There’s always something happening on Hennepin Avenue. The wide, lively downtown Minneapolis boulevard has long specialized in entertainment, from the funky to the family-friendly to the high-cultural. It’s also had its share of development woes. Now it’s slated to be part of an ambitious project that will link it closely with the Walker Art Center at one end and the bustling redeveloped riverfront at the other. The method? Placemaking, with an accent on the arts.
In July, the National Endowment for the Arts announced the recipients of its new “Our Town” grants to 51 communities in 34 states. Otherwise known as the “creative placemaking” grants, the Our Town funds were awarded to organizations that have “created public-private partnerships to strengthen the arts while shaping the social, physical, and economic characters of their neighborhoods, towns, cities, and regions.”
Among the recipients is the Hennepin Theatre Trust, which received $200,000 in support of a one-year planning process to “re-invent Hennepin Avenue as an arts-inspired cultural corridor stretching from the Walker Art Center and Minneapolis Sculpture Garden to the Mississippi Riverfront.” On Sept. 9, that planning process began with a lively panel discussion in front of a standing-room-only audience at the Minneapolis Central Library.
Moderated by Thomas Fisher, dean of the College of Design at the University of Minnesota, the panel included NEA Chairman Rocco Landesman, Minneapolis Mayor R.T. Rybak, Sarah Harris, the Minneapolis Downtown Improvement District’s chief operating officer, and Tom Borrup, principal of Creative Community Builders (who will be the grant’s project director).
Discussion of the potential for a “Hennepin Avenue Cultural Corridor” began with a definition of “creative placemaking” taken from a new report by Ann Markusen (Markusen Economic Research Services) and Anne Gadwa (Metris Arts Consulting): Creative Placemaking (a white paper for The Mayors’ Institute on City Design, a leadership initiative of the National Endowment for the Arts in partnership with the United States Conference of Mayors and American Architectural Foundation):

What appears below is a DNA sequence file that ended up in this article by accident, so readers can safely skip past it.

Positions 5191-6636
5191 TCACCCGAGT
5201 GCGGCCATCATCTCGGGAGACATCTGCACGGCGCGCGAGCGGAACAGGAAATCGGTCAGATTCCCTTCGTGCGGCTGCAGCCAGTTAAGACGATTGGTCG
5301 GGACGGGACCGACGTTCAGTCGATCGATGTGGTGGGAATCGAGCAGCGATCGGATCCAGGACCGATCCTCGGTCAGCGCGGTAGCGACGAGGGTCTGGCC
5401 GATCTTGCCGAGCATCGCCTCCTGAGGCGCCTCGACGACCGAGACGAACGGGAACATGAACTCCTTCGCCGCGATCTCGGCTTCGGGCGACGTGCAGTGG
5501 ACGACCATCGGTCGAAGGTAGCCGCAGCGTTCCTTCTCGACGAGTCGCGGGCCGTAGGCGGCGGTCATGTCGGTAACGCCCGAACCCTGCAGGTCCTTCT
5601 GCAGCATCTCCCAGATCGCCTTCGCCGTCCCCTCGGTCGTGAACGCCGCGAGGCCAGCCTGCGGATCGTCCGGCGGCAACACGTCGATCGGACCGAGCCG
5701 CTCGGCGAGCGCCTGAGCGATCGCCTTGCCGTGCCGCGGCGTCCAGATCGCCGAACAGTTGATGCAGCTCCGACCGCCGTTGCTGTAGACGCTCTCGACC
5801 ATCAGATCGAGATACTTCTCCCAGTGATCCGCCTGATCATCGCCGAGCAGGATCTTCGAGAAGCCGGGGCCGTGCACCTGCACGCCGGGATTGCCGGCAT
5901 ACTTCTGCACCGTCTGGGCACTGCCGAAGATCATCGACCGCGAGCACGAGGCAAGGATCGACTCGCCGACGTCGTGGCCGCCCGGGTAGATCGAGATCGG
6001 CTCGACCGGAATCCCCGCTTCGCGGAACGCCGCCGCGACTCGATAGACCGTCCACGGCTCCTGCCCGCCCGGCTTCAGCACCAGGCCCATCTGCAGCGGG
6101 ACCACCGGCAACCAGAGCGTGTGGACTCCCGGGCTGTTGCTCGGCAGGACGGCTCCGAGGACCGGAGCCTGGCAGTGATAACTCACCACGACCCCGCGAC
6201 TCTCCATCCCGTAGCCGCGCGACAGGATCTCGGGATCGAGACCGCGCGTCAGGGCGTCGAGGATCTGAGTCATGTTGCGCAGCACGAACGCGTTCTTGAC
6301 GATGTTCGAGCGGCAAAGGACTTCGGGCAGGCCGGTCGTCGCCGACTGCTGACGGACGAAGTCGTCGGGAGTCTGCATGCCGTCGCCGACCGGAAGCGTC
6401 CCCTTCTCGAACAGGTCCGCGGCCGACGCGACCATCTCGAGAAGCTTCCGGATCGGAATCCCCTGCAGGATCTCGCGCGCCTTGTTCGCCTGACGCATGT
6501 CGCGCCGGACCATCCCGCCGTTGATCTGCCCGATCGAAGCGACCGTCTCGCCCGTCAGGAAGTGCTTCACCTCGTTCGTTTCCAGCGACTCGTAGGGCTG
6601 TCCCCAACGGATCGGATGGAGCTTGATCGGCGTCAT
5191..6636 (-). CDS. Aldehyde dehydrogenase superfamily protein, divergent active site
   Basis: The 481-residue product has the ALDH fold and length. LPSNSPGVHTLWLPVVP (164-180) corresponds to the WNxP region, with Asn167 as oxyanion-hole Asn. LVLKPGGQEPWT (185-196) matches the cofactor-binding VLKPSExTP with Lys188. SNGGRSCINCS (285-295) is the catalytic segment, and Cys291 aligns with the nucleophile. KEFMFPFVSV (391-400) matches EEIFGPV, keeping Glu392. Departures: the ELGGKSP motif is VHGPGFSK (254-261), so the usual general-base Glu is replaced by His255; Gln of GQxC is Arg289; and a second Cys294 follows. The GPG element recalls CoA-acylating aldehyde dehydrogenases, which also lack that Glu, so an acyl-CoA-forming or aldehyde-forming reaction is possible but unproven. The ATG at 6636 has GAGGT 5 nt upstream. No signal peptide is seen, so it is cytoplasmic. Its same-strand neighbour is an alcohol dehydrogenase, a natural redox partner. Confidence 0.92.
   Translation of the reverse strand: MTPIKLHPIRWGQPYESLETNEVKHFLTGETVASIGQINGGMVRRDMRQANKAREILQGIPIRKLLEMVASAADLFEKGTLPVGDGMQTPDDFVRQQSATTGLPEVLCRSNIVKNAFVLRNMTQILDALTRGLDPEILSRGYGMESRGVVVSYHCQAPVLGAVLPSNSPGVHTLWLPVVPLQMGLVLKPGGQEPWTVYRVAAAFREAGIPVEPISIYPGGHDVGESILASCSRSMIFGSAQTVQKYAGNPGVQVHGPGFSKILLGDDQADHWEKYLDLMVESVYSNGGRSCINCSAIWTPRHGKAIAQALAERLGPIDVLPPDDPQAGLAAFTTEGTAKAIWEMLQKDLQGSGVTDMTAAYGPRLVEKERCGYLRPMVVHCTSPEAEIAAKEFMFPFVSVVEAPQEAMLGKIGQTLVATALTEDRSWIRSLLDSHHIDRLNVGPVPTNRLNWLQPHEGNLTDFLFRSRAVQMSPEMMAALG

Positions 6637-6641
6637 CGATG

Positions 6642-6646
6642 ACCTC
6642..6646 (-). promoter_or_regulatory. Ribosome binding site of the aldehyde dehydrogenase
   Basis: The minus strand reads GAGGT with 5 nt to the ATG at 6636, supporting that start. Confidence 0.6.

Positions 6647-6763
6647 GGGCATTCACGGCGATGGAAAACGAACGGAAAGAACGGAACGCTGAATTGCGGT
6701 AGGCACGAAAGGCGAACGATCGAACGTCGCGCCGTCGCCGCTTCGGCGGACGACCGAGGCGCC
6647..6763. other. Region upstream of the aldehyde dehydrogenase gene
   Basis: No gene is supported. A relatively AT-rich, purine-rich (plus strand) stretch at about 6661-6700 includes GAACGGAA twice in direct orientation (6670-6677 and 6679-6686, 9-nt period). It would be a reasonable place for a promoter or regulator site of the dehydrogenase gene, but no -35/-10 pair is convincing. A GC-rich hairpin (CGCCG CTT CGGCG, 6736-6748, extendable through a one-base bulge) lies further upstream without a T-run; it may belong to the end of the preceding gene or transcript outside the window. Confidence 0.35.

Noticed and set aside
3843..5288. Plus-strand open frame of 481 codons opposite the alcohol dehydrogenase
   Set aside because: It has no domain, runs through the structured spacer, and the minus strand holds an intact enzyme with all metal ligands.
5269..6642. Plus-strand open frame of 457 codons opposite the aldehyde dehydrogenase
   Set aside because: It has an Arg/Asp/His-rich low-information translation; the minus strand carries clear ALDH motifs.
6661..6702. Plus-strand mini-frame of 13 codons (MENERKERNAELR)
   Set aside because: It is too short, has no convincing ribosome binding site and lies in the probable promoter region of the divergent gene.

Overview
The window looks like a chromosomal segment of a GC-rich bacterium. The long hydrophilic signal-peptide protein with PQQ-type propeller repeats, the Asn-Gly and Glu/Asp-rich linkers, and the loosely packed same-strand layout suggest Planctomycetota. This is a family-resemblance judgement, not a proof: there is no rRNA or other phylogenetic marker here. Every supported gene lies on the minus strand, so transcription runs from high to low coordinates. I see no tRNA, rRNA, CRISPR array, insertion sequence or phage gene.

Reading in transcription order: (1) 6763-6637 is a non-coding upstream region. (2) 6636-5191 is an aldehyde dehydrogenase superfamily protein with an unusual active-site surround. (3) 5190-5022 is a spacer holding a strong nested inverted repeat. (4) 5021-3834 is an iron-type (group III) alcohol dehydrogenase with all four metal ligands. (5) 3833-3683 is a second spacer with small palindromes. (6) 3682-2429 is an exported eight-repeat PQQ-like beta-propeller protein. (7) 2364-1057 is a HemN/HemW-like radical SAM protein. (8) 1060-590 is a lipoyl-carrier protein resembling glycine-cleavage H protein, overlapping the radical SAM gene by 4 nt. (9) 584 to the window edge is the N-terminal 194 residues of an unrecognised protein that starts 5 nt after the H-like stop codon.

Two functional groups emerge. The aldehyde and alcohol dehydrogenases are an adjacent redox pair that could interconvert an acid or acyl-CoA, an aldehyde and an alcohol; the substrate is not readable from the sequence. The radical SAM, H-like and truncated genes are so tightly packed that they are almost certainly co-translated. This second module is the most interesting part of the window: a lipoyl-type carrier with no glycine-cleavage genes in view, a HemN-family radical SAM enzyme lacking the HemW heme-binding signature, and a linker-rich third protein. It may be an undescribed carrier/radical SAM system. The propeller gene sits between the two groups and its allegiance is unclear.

“In creative placemaking, partners from public, private, non-profit, and community sectors strategically shape the physical and social character of a neighborhood, town, city, or region around arts and cultural activities. Creative placemaking animates public and private spaces, rejuvenates structures and streetscapes, improves local business viability and public safety, and brings diverse people together to celebrate, inspire, and be inspired.”
The Arts Ingredient
With a focus on “arts and cultural activities” as an agreed upon touchstone for the discussion—given that such institutions as the Minneapolis Public Library, just-opened Cowles Center for Dance and the Performing Arts, historic State, Orpheum and Pantages theaters, and the Walker Art Center reside on the avenue — the panel kicked off with Landesman reiterating what most in the audience already knew: “When you bring art and artists into a place, they change it profoundly for the better.” He added that, “Where there’s an arts presence, there is greater civic engagement, and lower rates of truancy, poverty, and juvenile delinquency.”
That theme was reiterated by the other panelists, with Harris interjecting that in an age of social media, with more people connecting via cyberspace, “the arts make people feel special about a place and provide a way for people to be together.” Art, in other words, is the glue.
Out of the Box, into the Streets
Her comments, in turn, provided one theme for the discussion: Taking the arts “out of the box” or institution — to make the often intimidating walls of an arts institution more permeable and inviting–and thinking of the street as a medium or venue for artmaking to occur.